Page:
Lawn Disease Identification Part 2: Snow Mold
If you aren’t familiar with snow mold, count yourself lucky! However, if you’ve noticed circular or irregular shaped whitish-gray/whitish-pink patches on your lawn, they may in fact be snow mold.
Let’s look at a the chief causes and how you can conquer this disease through prevention and maintenance, including aeration. If you need help, don’t be afraid to call in some extra help from Valley Green Companies.
Pink Snow Mold, Fusarium Patch (Michrodochium Nivale)
Pink snow mold survives the summertime in the thatch layer of your lawn, and begins to grow in the winter. This mold generally attacks the leaves of grass, but can also kill the crowns and roots of your grass. Pink snow mold is generally more serious than gray snow mold.
It grows best underneath snow on unfrozen ground. It can grow at temperatures slightly below freezing and can continue after the snow melts, as long as the grass remains cool and wet. Pink snow mold can continue growing in the spring or resume growing in the fall as long as the temperature is between freezing and 60° F.
Pink snow mold appears as brown, matted down spots on the lawn, ranging in diameter from an inch or two to more than a foot. Fuzzy whitish-pink strings may stretch across and out from the area. Occasionally you may see mushrooms appear from the infected portions of your lawn.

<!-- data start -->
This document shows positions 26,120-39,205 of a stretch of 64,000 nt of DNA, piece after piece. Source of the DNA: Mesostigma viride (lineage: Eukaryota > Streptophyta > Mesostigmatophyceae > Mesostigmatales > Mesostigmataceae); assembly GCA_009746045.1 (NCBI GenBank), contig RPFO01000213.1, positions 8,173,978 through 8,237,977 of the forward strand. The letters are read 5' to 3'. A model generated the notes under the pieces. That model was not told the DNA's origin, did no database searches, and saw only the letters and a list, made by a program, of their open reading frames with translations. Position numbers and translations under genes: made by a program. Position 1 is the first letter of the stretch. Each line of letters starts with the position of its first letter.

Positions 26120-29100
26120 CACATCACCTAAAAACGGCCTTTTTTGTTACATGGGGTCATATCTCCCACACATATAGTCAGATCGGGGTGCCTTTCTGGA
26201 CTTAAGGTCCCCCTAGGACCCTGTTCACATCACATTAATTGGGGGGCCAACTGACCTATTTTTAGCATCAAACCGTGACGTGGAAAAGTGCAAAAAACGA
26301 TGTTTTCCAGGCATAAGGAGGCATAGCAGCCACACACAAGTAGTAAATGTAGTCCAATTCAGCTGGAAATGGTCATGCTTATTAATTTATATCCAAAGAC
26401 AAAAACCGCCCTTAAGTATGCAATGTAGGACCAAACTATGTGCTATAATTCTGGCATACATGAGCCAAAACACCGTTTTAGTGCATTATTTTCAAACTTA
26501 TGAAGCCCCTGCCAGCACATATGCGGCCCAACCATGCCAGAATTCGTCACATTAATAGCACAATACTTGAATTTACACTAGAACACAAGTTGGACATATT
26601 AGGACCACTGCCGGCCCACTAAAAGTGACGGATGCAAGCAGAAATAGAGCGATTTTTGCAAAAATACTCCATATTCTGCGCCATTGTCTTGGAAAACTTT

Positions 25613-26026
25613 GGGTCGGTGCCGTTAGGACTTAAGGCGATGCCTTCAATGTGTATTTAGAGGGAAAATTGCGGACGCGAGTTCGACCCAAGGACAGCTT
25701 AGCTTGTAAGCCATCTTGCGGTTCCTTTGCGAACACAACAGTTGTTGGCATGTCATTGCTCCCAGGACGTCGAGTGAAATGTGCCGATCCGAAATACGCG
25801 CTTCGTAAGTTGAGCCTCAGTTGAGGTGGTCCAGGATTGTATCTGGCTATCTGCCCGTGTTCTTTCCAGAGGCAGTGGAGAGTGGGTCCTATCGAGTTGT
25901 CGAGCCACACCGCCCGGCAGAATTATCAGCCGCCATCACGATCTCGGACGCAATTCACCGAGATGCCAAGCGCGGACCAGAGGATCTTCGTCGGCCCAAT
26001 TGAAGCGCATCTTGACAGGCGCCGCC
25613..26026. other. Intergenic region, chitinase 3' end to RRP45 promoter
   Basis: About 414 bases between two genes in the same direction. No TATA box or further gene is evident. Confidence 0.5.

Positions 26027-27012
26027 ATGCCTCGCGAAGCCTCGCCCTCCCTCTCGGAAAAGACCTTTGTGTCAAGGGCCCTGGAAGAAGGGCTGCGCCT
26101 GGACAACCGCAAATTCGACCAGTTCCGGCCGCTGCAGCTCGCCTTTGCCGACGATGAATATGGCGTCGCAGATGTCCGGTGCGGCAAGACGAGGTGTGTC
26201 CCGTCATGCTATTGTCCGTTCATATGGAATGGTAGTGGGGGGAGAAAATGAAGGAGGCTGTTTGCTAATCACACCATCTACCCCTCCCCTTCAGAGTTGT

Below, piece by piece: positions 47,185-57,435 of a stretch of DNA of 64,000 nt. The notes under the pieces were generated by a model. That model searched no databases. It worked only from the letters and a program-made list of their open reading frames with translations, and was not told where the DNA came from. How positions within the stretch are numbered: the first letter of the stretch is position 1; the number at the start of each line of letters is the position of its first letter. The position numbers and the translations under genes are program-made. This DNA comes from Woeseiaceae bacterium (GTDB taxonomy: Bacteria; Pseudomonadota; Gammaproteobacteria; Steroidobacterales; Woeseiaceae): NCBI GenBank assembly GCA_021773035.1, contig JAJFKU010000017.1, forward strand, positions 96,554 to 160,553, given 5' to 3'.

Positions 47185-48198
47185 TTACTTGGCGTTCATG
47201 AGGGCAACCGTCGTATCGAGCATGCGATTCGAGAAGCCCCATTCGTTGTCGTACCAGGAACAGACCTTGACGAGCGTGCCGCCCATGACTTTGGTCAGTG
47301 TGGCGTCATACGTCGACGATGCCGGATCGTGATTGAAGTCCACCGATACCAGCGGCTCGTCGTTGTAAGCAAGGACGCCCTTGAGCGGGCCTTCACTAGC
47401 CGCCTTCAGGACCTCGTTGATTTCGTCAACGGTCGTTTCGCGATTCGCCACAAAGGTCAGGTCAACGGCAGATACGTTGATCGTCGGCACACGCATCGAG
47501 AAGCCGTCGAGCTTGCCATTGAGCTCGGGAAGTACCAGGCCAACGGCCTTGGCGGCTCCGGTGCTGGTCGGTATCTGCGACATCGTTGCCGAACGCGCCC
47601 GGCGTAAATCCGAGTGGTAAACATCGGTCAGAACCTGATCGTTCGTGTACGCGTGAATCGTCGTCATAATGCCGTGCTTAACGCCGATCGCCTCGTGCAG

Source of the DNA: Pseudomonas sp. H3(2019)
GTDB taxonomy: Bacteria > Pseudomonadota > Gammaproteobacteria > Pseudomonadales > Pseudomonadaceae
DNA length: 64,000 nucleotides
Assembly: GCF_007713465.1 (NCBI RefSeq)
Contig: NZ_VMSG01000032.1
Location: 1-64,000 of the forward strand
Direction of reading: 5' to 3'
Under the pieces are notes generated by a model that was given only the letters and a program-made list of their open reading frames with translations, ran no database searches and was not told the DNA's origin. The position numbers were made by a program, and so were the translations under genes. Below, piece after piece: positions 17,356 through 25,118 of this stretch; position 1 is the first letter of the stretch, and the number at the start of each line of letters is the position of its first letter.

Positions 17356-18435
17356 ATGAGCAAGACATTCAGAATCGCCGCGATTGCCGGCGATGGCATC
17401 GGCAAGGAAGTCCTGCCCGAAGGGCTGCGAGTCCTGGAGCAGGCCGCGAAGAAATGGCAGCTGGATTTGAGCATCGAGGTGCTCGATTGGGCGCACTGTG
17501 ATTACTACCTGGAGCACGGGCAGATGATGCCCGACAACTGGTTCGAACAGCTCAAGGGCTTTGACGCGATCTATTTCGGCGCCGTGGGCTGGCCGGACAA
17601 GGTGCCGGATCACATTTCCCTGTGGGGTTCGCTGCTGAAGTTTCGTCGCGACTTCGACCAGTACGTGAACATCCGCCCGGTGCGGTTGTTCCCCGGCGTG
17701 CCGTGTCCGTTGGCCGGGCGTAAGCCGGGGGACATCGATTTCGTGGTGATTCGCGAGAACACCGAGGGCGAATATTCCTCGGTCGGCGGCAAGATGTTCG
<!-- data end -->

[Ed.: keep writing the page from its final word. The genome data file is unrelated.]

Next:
Prevention And Mitigation
Once you’ve identified that you have pink or gray snow mold, there are some steps you can to fight the mold and prevent it in the future.
- First, you want to avoid adding excessive levels of nitrogen to your soil. Nitrogen-rich soil is very conducive to mold growth, so having a proper lawn care and fertilizer plan is important.
- Another important piece is to make sure to spread out snow over the winter to encourage quick melting in the spring. Use snow fencing if needed to prevent drifting in problem spots.
- Gentle raking of the affected area is also beneficial, as it can help dry out the grass and slow or stop the growth of the mold.
- Be careful with your mowing. Mowing more than ⅓ of the blade off at one time, mowing too infrequently or mowing your grass shorter than 3-3-½” can add unnecessary stress to your lawn.
- Lastly, you’ll want to reduce the amount of thatch you maintain on your lawn. Anything more than ½” is too much and can be reduced by the process of lawn aeration. Lawn aeration removes soil cores from your lawn and deposits them above the thatch layer. This helps breakdown the thatch. At Valley Green Companies, we utilize special aerator equipment which creates 40 holes per square foot.
Remember, if you need help we’re right down the road. Give us a call today!